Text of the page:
Krishna's lotus feet The obvious benefit to performing a task correctly is the realization of the desired result. For example, if we put in long hours at the library and study very rigorously, the likely result is that we will perform well on exams and thus earn a high mark in the class. If we put great effort into building a home, the resulting fruit will be an aesthetically pleasing and peaceful dwelling. Regardless of the complexity or simplicity of the task, the importance of first invoking the names of God and surrendering ourselves fully to Him does not diminish. Goswami Tulsidas, a famous Vaishnava poet, states that following this pattern of behavior will allow us to reap the greatest rewards in life. The desired fruit is not as important as the procedures laid down to procure them because, as we all know, nothing lasts forever. What goes up must come down. Therefore the fruits of our labor will be flickering in two areas. The enjoyment derived from the reward will certainly be short-lived, a fact evidenced by the many different engagements taken up in the course of one’s lifetime. If the fruits of action provided unending bliss, there would be no need to take to new activities in the hopes of acquiring new rewards.

The fruits of labor are also flickering in the duration of their existence. A nice house can last for several decades, but eventually the structure will start to decay and eventually collapse on its own. The current dwelling of the soul, the body, is destined for destruction at the time of death. No object is given more attention than the body, which is a sort of tree that gets watered on a daily basis. The desired fruits come through the enjoyments resulting from engagements in various activities like eating, sleeping, mating and defending.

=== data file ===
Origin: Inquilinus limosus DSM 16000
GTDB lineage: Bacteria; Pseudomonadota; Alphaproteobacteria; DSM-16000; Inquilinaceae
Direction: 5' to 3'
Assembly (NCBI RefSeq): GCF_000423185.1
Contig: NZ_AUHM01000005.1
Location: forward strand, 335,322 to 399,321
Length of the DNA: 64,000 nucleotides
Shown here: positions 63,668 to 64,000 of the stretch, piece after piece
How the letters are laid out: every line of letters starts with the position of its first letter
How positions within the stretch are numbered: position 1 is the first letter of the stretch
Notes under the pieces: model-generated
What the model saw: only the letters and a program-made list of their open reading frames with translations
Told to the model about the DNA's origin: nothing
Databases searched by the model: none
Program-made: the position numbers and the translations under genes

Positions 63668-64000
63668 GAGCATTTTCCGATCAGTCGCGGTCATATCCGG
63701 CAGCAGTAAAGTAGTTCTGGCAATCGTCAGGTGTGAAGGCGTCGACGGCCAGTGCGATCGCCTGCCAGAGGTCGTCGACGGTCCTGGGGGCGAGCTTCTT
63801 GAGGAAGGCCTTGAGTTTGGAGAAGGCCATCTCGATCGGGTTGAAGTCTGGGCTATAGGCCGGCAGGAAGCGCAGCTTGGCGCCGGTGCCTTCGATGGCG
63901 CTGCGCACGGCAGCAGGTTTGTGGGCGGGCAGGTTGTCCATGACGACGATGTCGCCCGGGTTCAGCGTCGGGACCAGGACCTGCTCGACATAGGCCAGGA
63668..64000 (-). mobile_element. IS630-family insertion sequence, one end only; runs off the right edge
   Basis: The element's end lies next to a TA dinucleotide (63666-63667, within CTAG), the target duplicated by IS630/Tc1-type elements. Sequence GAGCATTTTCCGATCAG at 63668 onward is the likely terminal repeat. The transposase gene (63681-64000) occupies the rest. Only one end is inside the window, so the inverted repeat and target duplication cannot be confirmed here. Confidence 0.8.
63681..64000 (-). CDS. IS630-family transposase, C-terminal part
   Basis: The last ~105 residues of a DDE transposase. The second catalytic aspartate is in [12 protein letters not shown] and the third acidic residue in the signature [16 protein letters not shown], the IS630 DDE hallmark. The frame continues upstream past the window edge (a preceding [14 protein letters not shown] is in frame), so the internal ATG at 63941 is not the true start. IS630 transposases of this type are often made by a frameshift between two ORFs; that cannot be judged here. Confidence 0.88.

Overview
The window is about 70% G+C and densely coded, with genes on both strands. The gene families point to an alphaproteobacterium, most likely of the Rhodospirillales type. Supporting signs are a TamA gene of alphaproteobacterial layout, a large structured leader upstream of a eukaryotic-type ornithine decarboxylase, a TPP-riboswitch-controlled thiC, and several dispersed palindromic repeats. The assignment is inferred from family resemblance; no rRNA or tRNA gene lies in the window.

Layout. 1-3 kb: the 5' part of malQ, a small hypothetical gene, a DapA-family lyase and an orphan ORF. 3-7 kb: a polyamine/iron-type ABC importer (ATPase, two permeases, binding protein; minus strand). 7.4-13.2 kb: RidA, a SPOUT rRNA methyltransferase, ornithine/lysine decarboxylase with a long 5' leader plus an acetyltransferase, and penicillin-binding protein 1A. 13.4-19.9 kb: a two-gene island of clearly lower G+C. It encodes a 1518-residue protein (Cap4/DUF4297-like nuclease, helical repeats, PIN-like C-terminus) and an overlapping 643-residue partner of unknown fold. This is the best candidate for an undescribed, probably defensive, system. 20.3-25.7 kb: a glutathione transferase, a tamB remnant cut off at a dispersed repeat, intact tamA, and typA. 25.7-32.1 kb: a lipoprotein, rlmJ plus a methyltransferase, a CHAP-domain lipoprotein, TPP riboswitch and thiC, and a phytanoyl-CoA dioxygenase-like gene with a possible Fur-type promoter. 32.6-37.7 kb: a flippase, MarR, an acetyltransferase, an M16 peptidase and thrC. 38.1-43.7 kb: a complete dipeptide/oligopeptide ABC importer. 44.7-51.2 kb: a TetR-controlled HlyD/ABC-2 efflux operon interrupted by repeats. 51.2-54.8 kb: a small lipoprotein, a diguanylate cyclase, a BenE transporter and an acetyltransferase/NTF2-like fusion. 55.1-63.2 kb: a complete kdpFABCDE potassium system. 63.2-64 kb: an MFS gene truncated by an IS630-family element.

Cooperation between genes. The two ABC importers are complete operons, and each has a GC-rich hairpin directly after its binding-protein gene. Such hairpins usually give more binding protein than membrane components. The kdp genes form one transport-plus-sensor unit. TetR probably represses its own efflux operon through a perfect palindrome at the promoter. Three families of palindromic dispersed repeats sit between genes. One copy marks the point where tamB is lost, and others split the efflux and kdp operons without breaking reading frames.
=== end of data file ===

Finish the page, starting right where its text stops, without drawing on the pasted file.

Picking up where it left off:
Since the fruits of action are temporary, as are the enjoyments derived from them, it is more important to go after permanent rewards. By invoking the holy name of God and paying homage to His lotus feet prior to undertaking any important activity, we not only increase the chances of success in the endeavor, but we also ensure that our consciousness will be altered. If we think of the Supreme Lord prior to taking an important examination, when we succeed, we will not only reap the reward of a passing grade, but also that of remembering God. Vishno-smaranam, or remembering Lord Vishnu, throughout a single endeavor increases the likelihood of remembering God again in the future. While the enjoyment from the passing grade on the exam may not last very long, the change in consciousness from the material to the spiritual world can lead to the greatest boon imaginable: liberation.

“Anyone who quits his body, at the end of life, remembering Me, attains immediately to My nature; and there is no doubt of this.” (Lord Krishna, Bg. 8.5)